Children go through changes. But, if it’s your first child going to college, or your last, you will be going through changes, too. We are in the process of changing our relationship from parent to child to adult to adult. We go through transitions, pushing them away and holding them close.

Second…images-2
A student who works 10 to 15 hours on campus will do better in school than someone who works off campus or doesn’t work at all. Students working on campus are making connections with the campus, student, and staff. They are completing their identity as a student first.

Students born from 1980 to 2000 are known as millennials. They don’t like to suffer —  they love nice things — and they don’t mind working for them. Unfortunately, this can interfere with their education. So, if they want spending money, suggest a job on campus.

Third…images-3
Cell phones according to Dr. Ellingson, are “the world’s longest umbilical cords.” Some students call home 5, 6, 7 times a day. In our day, we waited in line for the phone down the hall on Sundays — when long distance was cheaper — and horror of all horrors — there wasn’t such a thing as a cell phone!

Don’t let your child’s crisis become your crisis. Let them problem solve. Ellingson’s example was a daughter who called her mom and said, “I flunked my midterm. The professor hates me…” After consoling her crying daughter, the mother called back later with more advice. The daughter was like, “Huh? What are you talking about? Everything’s fine.”

images-5Fourth …
They are learning to become themselves. Making new friends. They will be grieving and letting go of high school friendships but will build new and deeper ones. A main developmental issue is finding their identity. Their core stays the same, which has been developing over the past 18 years. But, how they express themselves changes.

They may try on new identities by copying new friends to see how it fits or feels. You may say to yourself, and hopefully not to your child, “Who the hell is this?” Then you meet their new friend, and say to yourself, “Oh, now I see who this is!”

Intellectually they are still developing. They see things differently than before. They love to debate. They will try out their debating skills, or how to express themselves by choosing opinions contrary to yours, even if it isn’t what they truly believe.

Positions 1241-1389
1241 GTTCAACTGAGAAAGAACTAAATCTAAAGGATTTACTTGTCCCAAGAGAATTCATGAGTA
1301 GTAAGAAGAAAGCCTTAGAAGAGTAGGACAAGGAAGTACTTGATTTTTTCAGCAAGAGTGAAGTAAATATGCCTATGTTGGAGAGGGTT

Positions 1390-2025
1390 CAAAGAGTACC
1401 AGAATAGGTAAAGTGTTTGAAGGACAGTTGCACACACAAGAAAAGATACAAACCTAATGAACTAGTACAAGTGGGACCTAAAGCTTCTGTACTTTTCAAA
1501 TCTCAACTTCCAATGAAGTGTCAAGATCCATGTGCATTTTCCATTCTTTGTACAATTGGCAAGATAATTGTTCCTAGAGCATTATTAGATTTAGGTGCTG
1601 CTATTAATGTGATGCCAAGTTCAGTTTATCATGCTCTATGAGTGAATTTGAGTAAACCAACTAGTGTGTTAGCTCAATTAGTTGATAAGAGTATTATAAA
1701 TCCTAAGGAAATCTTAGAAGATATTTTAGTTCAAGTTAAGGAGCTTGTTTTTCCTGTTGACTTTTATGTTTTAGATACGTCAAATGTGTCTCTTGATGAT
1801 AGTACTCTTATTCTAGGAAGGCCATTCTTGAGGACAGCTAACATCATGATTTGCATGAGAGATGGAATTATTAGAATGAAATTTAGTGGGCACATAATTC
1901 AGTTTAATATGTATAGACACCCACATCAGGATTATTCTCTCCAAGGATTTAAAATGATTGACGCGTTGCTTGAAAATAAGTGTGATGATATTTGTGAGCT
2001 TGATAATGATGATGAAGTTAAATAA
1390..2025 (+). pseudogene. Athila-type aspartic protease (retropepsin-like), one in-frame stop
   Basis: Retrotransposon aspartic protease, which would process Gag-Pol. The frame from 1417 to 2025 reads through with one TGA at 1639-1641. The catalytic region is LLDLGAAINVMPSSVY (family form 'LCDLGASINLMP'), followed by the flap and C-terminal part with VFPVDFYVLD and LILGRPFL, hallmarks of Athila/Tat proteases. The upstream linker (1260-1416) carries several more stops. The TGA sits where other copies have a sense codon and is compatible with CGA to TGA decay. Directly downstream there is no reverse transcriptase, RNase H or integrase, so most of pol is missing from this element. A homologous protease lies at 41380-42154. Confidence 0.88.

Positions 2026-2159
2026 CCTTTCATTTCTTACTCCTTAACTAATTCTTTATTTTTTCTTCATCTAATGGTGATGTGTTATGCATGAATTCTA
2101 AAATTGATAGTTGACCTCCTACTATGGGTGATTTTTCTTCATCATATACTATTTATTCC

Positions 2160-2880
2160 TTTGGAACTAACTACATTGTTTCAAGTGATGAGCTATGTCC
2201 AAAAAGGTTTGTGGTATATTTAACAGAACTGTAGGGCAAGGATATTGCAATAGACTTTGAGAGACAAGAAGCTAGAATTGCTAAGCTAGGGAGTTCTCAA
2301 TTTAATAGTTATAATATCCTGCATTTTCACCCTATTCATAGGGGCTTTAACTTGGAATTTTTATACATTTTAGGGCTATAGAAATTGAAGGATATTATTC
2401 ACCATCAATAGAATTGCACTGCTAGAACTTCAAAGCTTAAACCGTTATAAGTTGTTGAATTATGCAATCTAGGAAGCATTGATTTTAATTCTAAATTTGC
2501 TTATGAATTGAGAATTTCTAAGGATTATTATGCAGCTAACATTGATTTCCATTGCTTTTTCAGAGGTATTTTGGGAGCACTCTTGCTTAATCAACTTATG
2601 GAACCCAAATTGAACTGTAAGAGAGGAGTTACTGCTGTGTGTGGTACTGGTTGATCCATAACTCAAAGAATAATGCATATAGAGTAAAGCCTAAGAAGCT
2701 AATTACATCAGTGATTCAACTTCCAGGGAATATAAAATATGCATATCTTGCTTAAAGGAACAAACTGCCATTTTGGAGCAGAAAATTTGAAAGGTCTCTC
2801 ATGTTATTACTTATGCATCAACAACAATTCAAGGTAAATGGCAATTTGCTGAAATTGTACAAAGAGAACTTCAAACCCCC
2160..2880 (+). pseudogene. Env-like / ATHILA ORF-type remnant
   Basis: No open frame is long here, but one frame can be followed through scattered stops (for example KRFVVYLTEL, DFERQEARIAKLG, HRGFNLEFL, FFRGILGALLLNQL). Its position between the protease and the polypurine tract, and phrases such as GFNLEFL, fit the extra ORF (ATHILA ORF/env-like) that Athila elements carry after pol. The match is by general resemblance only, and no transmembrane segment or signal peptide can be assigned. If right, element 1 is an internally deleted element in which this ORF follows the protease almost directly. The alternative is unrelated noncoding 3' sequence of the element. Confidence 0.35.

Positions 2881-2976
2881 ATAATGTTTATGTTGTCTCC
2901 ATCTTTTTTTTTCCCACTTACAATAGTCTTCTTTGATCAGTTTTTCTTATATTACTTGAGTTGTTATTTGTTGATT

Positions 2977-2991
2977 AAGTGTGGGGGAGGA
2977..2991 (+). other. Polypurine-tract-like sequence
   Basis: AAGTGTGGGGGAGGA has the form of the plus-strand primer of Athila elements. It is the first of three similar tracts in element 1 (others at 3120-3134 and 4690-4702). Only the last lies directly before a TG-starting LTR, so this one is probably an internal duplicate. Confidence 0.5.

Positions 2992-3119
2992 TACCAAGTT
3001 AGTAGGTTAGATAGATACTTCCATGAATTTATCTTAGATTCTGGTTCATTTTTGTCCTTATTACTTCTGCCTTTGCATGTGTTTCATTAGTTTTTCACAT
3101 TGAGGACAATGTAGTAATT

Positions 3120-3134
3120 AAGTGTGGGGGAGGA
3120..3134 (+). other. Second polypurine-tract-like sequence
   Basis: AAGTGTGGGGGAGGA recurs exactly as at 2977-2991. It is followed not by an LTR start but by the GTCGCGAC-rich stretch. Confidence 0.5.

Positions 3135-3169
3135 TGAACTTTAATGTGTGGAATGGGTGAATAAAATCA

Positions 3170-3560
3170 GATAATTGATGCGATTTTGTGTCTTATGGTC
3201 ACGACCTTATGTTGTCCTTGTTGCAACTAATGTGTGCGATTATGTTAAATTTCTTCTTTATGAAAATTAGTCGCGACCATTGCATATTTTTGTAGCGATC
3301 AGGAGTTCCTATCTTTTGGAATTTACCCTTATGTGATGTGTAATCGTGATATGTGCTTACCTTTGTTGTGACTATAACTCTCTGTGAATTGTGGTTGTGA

And Fifth…imgres-2
Dr. Ellingson talked about independence: “Their first steps as a toddler are towards you. Every step after that is running away from you.”

They need to discover how to be on their own — and this is one of their fears. Delayed maturation is common. It used to be people matured around 19, 20, 21. Today it’s 26, 27 or 28. They will say to you “Leave me alone!” Then, “bail me out!” This is normal. The pendulum will swing back and forth.

Just remember to love them, guide them, but let them figure it out. The more we solve their problems, the more we delay their growth into independent, responsible adults.

images

And one more thing…”GO, UTES!!!”


imgres-6

And just like that….it’s over

 

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Graduation day.

I am sitting at home after my morning walk with Waffles the pug, enjoying my cup of coffee–like nothing has happened. Yesterday at this time, I was driving across the desert from Cima to Amboy. I actually love that drive through the desert Mojave National Preserve and Sheephole Valley Wilderness. There is so much vast space—desert wilderness and craggy mountains with nothing but Joshua trees and wildflowers. We saw exactly one car going our way. There were five or six heading in the other direction towards Vegas.

We left on Wednesday to drive 652 miles for our daughter’s graduation. With my recent surgery, there’s no way I could sit in a car for 10 hours, so we broke it up with an overnight stay in St. George. I keep saying that I’d like to go to the beautiful sites around St. George like Zion National Park, but we’re always on our way to Salt Lake City with no time to explore. Someday, we say.

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Walking into the Huntsman Center for graduation.

 

So, to get on with the story, we drove for two days for our daughter’s graduation. She was also moving out of the house she’s lived in for three years. Needless to say, she has a ton of stuff and although most of the work was done, there wasn’t a lot of time to relax. On the day of her graduation, we were working out where to pack and ship boxes that would not fit in her storage unit with furniture, kitchen stuff and winter tires — or either of our cars. Then graduation happened. I was shocked to see literally more than a thousand graduates in her major. We skipped the general commencement and I’m glad about that. The David Eccles School of Business was plenty long and meaningful. Then it was off to dinner with her friends at one of our favorite places, Valter’s Osteria. It’s a perfect place for a celebratory meal. And we listened to three or four happy birthday songs while we ate a delicious Italian meal.

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This guy is mine for the next three months.

 

The next morning we were up early and she was letting in the carpet cleaners and throwing away junk left by the previous year’s roommates. On the road, we stopped to say goodbye to our dear friends, my husband’s childhood friend Pastor Scott of CenterPoint Church in Orem, who’s been a surrogate dad to our daughter these past four years.

Eventually, we made it home, and I wonder where the past few days went–let alone the past four years.  I haven’t had time to process graduation, much less have time to enjoy it. All I can say is I’m glad my daughter is home for a few weeks. It feels so right to have her here–although she will be leaving soon for her next adventure in life.